A not-for-profit online application form used to help millions of Americans apply for something really, really important is failing. No, not that one. We're talking about the many woes of the nearly universal (and now nearly universally loathed) Common Application for high school kids trying to get into college, of course.

Now in use by more than 500 colleges and universities—including longtime holdout The University of Chicago and a handful of schools outside the country—the Common Application unveiled its "new and improved" fourth online incarnation in August. The most significant changes involved the essay (or "Personal Statement"), which must now fall between 250 and 650 words and no longer gives the option of choosing a personalized topic.

But what wasn't made clear in August were the myriad glitches and headaches the new version has delivered to the latest generation of feverishly stressed academic aspirants. In an eerie parallel to the problems with Healthcare.gov, the site has been regularly failing on students, potentially creating a more drastic threat to their futures than a lack of health insurance. Fueling parental grumblings that the process was better when it was done via snail mail, the chaos has been so widespread that several colleges have postponed their typically set-in-stone early deadlines to accommodate frustrated families, the The Washington Post reports

Reports of Common App struggles led the University of Chicago and Columbia, Duke and Northwestern universities to extend their deadlines one week, to Nov. 8. Princeton University, a Common App user since 2004, announced it would give students a second option: an online form called the Universal College Application.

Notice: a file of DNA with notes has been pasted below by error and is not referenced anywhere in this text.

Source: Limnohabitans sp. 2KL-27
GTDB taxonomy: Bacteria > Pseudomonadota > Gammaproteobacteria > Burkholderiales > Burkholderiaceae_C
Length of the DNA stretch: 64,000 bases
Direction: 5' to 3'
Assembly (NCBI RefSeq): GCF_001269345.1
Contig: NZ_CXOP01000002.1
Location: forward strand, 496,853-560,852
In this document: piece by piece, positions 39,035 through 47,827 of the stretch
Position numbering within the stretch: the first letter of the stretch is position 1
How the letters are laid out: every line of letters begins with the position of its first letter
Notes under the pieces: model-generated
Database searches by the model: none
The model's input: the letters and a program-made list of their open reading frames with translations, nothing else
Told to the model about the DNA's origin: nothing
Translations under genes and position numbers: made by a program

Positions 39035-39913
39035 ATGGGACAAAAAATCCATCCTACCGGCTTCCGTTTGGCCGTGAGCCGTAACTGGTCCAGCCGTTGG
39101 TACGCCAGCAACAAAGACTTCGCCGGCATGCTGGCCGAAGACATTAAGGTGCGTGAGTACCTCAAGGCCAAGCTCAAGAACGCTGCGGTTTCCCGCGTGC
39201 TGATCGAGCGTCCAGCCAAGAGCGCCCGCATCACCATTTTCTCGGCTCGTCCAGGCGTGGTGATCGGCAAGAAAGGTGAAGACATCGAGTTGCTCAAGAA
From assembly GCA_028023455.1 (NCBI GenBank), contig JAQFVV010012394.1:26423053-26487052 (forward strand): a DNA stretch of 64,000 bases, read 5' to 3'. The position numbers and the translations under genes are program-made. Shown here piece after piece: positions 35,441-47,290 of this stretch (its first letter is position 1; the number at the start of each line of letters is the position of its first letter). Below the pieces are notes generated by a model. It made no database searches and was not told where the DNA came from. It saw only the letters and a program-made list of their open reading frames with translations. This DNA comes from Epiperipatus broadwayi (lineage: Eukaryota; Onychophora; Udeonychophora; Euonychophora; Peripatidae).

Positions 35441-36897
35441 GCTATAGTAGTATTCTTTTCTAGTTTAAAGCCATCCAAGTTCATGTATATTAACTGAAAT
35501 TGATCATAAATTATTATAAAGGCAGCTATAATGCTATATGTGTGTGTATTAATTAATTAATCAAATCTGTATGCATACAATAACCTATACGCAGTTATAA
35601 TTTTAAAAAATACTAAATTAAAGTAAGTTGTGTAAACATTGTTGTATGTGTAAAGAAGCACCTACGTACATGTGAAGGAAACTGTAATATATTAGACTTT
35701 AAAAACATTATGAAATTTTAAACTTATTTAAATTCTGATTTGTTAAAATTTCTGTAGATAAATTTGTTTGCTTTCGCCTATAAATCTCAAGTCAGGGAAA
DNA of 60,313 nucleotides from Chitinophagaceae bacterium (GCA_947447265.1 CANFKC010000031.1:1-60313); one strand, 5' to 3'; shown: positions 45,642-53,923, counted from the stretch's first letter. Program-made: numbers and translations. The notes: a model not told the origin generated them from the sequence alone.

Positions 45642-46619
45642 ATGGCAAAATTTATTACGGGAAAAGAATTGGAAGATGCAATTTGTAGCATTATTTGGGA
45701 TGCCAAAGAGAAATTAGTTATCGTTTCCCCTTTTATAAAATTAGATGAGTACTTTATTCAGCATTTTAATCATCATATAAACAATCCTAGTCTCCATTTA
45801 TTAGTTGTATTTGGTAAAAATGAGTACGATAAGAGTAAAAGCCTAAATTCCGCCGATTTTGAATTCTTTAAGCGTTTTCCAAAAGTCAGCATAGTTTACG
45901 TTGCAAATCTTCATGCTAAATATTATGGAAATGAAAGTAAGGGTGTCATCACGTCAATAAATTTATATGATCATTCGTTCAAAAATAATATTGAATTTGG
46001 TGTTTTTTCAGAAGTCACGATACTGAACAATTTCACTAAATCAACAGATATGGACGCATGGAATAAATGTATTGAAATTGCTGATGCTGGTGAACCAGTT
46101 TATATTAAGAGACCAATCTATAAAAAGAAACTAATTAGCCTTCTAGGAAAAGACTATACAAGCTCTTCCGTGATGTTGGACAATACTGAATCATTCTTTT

A quick glimpse at CollegeConfidential's noxiously competitive "Help" forums hints at how high school seniors have been handling the dysfunction. (Hint: Not well.) "Parts of the commonapp do not work and my deadline is in 10 days. Help!!!" reads a subject line by "bunkstar123," who's unable to add his TOEFL scores to his application. An even more urgent missive, from "gck777," is still awaiting a reply: "Help me please! I can't sign in common application," the student writes. "It shows me only error pages!!!!!!!" Then there is the case of the poor mother who claims her daughter submitted an application on time—at 11:25 p.m. the night of the deadline—but the Common App says it was submitted the following morning.

So, to those 17-year-olds trembling at the mercy of Common Application purgatory, we offer several points of advice:

  • Take a deep breath.
  • Take another deep breath. And another.
  • Relax: if your application glitch is the fault of a Common Application error and not your own procrastinatory negligence, the office of admissions will almost certainly understand. They've dealt with this before, and you are clearly not the only one facing these hurdles. Just have your guidance counselor write a polite letter or email.
  • If you are filing your application at 11:25 the night of the deadline, you are doing it wrong. Staying ahead of deadlines will make this process quite a bit less excruciating.
  • If you are spending more time lurking on CollegeConfidential than working on your applications, you're also doing it wrong.
  • You don't need to apply anywhere for Early Decision. In fact, for financial aid reasons, many (smart, successful) students don't.
  • Safety schools are your friend. Find several you could actually see yourself attending.
  • If you are a parent, step away from the laptop. Let your student do the heavy lifting—they're going to college, not you.

Happy desperately clicking refresh applying!

Top photo by Joy Brown via Shutterstock.